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Abstract

In the present
day context, the polymer based nano composites finds extensive application both
in engineering and bio-medicine applications. The nano filler addition further
enhances the properties; especially wear and friction which are very well
known. Keeping these points in view, the present work focuses on establishing
the tribological behaviour i.e., both slide wear and friction with various load
applications for different levels of graphene oxide addition (0.5% to 2%) and
MoS2 addition at 0.8%.The specimens were made by compression molding
technique .The test samples were prepared to the required sizes and subjected
to slide wear and friction measurements using pin on disc set up; which is carried
out as per ASTM guidelines. The weight change measurements were done by noting
the initial and final weight of the test samples to get the slide wear loss.
The hardness values were obtained by using Shore D Hardness tester as per ASTM standards.
The weight change measurements to get slide wear loses were done. The
coefficient of friction was computed by dividing frictional load with normal
load. It is very well seen from the test data that the slide wear resistance
increases with increase in graphene oxide content (0.5% to 2%) in steps of 0.5%;
as the hardness level showed an increase with the same level of increase in
graphene oxide content. The co-efficient of friction has shown a declining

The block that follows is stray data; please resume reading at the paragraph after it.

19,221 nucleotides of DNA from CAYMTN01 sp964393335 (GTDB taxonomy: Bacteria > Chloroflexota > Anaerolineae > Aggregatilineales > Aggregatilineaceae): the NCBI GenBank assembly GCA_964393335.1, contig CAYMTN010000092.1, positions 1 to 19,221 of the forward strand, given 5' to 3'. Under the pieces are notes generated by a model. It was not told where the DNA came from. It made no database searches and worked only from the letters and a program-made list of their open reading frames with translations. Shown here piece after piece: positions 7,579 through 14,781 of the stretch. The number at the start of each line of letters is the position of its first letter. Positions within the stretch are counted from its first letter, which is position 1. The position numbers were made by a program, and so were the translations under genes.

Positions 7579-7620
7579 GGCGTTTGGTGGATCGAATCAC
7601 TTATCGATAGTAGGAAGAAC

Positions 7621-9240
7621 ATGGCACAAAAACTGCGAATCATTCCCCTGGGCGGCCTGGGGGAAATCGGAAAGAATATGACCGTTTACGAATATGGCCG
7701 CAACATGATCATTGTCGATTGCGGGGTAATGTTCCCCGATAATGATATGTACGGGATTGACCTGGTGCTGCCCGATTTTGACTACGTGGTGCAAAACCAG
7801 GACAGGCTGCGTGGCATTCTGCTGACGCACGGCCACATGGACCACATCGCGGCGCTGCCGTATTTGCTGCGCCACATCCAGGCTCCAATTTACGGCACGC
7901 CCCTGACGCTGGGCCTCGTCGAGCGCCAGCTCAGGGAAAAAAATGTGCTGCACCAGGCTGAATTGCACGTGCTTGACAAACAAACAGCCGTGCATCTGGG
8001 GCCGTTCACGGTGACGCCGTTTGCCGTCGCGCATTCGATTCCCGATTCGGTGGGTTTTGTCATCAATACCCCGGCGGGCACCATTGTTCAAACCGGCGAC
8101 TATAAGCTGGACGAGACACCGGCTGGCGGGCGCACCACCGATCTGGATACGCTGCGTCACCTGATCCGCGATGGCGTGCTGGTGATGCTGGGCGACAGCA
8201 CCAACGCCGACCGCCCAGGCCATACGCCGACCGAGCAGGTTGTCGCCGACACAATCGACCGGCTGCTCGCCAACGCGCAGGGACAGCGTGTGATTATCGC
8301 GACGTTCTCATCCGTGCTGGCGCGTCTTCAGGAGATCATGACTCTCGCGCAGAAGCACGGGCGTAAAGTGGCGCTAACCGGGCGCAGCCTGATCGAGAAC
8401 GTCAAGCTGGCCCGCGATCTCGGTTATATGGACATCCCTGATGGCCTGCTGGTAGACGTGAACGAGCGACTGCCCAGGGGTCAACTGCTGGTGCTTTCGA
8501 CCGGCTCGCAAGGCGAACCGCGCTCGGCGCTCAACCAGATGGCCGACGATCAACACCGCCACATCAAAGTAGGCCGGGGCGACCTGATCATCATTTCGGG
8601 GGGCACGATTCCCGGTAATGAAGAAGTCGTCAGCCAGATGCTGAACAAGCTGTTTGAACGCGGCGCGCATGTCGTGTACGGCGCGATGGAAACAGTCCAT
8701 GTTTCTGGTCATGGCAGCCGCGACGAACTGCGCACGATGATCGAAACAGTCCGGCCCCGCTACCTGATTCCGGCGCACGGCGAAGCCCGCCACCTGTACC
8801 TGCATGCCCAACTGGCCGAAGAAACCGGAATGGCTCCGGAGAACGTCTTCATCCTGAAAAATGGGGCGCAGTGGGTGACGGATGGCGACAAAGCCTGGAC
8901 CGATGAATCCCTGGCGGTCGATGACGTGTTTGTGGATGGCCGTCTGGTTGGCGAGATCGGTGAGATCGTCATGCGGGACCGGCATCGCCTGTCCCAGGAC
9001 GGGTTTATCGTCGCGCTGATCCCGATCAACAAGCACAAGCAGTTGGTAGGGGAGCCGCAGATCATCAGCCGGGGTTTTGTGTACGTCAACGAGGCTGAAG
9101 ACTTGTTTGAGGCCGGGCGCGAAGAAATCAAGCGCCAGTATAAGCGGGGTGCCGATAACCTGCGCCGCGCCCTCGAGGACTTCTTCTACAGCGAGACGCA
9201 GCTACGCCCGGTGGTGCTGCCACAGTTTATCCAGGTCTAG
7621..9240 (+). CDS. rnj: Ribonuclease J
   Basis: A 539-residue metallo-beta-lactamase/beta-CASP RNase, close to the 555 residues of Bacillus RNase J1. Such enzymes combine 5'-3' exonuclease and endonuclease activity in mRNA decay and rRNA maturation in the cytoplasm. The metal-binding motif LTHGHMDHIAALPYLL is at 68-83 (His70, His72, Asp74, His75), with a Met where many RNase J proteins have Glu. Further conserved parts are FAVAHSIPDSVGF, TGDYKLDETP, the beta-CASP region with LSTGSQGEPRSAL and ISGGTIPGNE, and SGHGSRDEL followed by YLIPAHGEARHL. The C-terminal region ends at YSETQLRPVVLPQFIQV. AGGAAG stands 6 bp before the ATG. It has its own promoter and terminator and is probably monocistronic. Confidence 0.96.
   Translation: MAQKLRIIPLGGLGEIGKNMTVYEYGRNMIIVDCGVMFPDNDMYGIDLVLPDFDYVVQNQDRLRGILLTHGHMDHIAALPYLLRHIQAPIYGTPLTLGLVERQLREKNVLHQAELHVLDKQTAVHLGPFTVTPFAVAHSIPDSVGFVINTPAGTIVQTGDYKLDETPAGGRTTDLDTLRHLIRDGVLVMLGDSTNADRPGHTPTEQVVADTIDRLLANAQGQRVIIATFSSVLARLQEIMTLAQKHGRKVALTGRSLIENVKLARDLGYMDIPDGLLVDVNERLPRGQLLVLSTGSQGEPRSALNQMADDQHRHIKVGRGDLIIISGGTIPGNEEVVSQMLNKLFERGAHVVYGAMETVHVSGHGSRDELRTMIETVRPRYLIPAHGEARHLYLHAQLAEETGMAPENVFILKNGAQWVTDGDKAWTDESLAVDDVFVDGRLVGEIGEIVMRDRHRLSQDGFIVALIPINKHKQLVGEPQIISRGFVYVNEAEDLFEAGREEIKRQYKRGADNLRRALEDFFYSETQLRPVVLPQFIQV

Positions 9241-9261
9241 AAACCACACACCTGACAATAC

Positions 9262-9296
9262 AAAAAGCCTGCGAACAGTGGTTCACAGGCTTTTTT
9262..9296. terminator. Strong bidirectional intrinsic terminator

trend with increase in graphene content for the load applications of various
loads. The slide wear and friction results have been interpreted based on
logical thinking involving literature reports and supporting tests. Thus, there
are positive responses observed in respect of the graphene oxide addition to
HDPE matrix. This makes the material suitable for wear resistant applications
in automotive industries.

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1. Introduction

The
synthesis of nano particles has gained momentum in recent times from the point
of utilizing in different materials like polymers ceramics and composites .In
this context, the deployment of graphene and graphene oxide in any matrix has
yielded very good results like  enhanced
mechanical and tribological properties 1. The oxidizing agents are used to
oxidize graphite thereby oxygenated functionalities are introduced in the
graphene, thus producing nano layers or few layers of oxygen functionalized
graphene known as graphene oxide. Graphene oxide as a filler material in any
polymer or ceramic matrix has been proved to be highly successful from the
point of achieving very good mechanical, thermal, tribological and other